Other neglected aspects of internal devaluation
Concomitant with its impact on the employment structure and GVA accounting for the persistence of wage deflation, stagnant productivity and depressed labour share beyond the ‘adjustment’ period, internal devaluation has put in motion other processes weighing down on prospects for future recuperation which deserve consideration.
The first of these processes is demographic. In the case of Portugal, the combination of mass unemployment with wage deflation led to a 3.5 per cent fall in active population numbers between 2011 and 2016 (see Figure 7.22).This decline.
Figure 7.19a Sectors arranged from N (low-wage) toT (high-wage), change of weight in the employment structure, 2010—2013
Figure 7.19b Sectors arranged from N (low-wage) toT (high-wage), change of weight in the employment structure, 2013—2016
Figure 7.20a Sectors arranged from N (low-wage) toT (high-wage), change of weight in the Gross Value Added structure, 2010-2013
Figure 7.20b Sectors arranged from N (low-wage) toT (high-wage), change of weight in the Gross Value Added structure, 2013—2016
Figure 7.21 Distribution of job creation across sectors, 2017 (the area of the balloons represents employment creation)
Figure 7.22 Active population (20- to 64-year-olds), 2011-2018
Figure 7.23 Permanent immigration and emigration, 2008—2018
due to an inversion of previously positive migration flows, was followed by a slight recovery in response to a new reversal of the sign of migration flows initiated in 2016. Nonetheless, despite the recovery of employment, emigration in 2017 and 2018 remained above the threshold prior to the adjustment (see Figure 7.23).This may be partially due to the widening of wage differentials within the EU during and after the adjustment. Given an absence of increased productivity, this decline in the active population, difficult to reverse in the context of protracted wage deflation, weighs down on the prospect of future GDP growth.
The second point to consider is that conditions for productivity growth have also been depleted by the adjustment. Between 2010 and 2016, investment (Gross Fixed Capital Formation) decreased 23 per cent in nominal terms. Moreover, its sectoral distribution changed markedly, biasing the structure in favour of expanding low-wage, low-productivity sectors. Between 2013 and 2016, with the anomalous exception of‘L — real estate’, those sectors increasing weight in the investment structure were low-wage ones, specifically ‘N — administrative and support service activities’, ‘I — accommodation and food sendee activities’, ‘G — wholesale and retail trade’and‘C — manufacturing’ (see Figure 7.24). Since these sectors, with the exception of“C — manufacturing’,are also low-productivity and low-productivity-growth sectors, the prospects for a productivity-led push forward are bleak.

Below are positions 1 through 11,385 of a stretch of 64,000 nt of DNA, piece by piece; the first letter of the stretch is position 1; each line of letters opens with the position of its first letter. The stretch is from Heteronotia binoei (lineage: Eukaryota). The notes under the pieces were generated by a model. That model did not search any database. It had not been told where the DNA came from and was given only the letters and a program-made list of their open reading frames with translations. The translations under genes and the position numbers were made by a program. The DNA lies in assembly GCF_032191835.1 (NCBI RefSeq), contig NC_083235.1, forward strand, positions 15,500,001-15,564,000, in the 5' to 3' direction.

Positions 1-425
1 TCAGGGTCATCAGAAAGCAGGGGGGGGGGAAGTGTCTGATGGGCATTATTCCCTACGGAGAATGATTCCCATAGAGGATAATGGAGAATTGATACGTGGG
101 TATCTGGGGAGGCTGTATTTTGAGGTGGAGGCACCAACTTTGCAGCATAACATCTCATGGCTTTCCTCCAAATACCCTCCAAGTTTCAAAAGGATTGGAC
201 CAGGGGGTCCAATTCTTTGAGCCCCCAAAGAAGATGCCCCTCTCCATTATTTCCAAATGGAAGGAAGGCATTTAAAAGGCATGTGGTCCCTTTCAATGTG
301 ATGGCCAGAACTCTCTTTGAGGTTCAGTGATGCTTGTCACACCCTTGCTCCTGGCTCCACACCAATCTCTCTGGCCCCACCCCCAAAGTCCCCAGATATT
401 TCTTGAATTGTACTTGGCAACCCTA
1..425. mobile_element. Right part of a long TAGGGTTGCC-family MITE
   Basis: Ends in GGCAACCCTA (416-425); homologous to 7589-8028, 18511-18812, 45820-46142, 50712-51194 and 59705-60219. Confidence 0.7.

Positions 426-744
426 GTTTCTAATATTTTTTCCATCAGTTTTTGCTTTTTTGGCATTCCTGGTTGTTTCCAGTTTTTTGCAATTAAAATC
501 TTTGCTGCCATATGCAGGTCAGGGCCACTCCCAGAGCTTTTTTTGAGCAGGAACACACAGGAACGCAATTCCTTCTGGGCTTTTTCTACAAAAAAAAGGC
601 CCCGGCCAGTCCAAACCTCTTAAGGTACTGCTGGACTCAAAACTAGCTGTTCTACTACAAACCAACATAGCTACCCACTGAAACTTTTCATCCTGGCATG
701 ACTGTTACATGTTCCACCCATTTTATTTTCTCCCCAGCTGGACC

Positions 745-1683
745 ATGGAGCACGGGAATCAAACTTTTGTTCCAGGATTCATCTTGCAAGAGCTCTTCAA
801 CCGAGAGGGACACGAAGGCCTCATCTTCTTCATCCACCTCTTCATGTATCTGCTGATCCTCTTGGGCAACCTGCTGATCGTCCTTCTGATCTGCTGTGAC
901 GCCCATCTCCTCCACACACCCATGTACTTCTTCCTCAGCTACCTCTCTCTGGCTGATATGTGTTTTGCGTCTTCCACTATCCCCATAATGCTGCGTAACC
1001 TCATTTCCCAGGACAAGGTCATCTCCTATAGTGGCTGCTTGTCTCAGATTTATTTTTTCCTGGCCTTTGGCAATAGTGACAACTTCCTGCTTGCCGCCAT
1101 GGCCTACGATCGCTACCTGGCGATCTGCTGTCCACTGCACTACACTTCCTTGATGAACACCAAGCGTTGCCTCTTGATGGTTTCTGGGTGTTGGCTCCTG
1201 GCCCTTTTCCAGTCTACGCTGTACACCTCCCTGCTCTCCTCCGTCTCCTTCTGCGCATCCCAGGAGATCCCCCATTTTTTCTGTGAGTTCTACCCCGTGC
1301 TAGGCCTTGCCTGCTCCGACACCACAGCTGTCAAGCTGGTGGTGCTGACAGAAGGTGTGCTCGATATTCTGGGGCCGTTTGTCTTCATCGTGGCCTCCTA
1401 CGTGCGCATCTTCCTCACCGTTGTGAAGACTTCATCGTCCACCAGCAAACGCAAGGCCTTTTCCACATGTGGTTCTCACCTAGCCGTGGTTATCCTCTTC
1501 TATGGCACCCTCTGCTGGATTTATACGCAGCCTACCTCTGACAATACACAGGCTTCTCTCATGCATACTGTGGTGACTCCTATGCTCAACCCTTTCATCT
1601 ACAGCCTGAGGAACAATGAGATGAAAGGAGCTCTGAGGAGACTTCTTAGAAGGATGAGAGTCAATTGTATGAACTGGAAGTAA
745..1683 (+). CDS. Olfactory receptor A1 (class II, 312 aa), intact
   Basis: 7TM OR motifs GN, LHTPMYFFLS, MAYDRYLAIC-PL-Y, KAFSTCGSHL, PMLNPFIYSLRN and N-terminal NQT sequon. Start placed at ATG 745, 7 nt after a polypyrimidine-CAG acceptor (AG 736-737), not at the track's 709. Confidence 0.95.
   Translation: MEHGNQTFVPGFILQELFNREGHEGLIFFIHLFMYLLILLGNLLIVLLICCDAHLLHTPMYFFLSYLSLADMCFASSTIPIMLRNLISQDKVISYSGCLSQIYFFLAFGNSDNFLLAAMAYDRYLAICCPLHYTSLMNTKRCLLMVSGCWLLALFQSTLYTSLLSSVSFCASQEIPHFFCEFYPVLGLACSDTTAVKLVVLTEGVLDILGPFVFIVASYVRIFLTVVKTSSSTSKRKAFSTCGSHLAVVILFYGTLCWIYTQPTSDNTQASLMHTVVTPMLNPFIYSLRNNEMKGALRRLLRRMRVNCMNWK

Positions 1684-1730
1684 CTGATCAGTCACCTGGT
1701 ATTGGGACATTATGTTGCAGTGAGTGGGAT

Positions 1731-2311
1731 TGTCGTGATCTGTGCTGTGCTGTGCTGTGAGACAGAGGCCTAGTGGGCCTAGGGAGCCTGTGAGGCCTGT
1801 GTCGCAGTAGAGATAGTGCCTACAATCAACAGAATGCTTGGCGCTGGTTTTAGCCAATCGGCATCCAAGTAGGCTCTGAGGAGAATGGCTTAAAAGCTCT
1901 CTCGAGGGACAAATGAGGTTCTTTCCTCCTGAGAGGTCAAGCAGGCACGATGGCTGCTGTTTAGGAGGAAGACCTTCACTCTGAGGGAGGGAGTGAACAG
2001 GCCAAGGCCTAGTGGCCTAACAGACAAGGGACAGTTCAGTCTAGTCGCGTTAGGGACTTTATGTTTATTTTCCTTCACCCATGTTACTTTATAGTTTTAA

A third aspect worthy of investigation is the changes in channels of financing within the Portuguese economy. During the GFC, the eurozone crisis
Figure 7.24 Sectors arranged from N (low-wage) toT (high-wage), change of weight in the investment structure, 2013—2016
Source: INE and the subsequent adjustment, bank-mediated capital flows (under the form of credit) seem to have been partially replaced first by official lending, and subsequently by the outright alienation of assets to non-residents. This is most salient in the case of privatisations and bank bailouts that took place during the adjustment and, more recently, in the real estate boom presently underway, which is fed mainly by capital flows from non-resident real estate funds and individuals. To the extent that the acquisition of assets by non-residents will increase outward flows of capital as a future counterpart, such a shift in the regime of financing the economy may also converge cumulatively in Portugal to preclude a full recovery from the crisis.
The cumulative (and potentially circular) mechanisms of internal devaluation
Internal devaluation in Portugal, albeit effective in terms of rebalancing the current account, served financial interests while triggering a regressive process of structural change leading to the stagnation of real wages, productivity and labour share. The stylised features of this process are as follows:
(1) Internal devaluation in the context of massive unemployment has impacted across all sectors.
- (2) While low-pay/low-productivity labour-intensive sectors producing for the internal markets have failed to benefit from devaluation due to its detrimental effects on internal demand, sectors exposed to external demand (mainly those linked with tourism, in the case of Portugal) have been able to absorb an impressive proportion of the labour market‘slack’ at low-wage levels.
- (3) Exports have grown more than imports (due to the reduced imported content of these exports and the compression of internal demand).
- (4) Driven by external demand targeted at labour-intensive sectors, overall GDP and employment have responded positively. Employment is being created mostly in the expanding low-pay/low-productivity sector and a decline in unemployment has served to feed a mitigated expansion of internal demand.
- (5) Due to the combined effect of emigration and less unemployment, nominal wages tend to increase, affecting costs and returns in the emergent low-wage, labour-intensive, tradable sectors.
- (6) Wage revaluation and absence of productivity enhancement will either deplete capital margins in the emergent labour-intensive export-oriented sectors or drive supply prices up, thereby eroding the price competitiveness of these sectors. The balance of current accounts tilts towards a new deficit.
- (7) A closing of the circular loop is brought about through mounting pressure for internal devaluation stemming from the labour-intensive export sector and external creditors.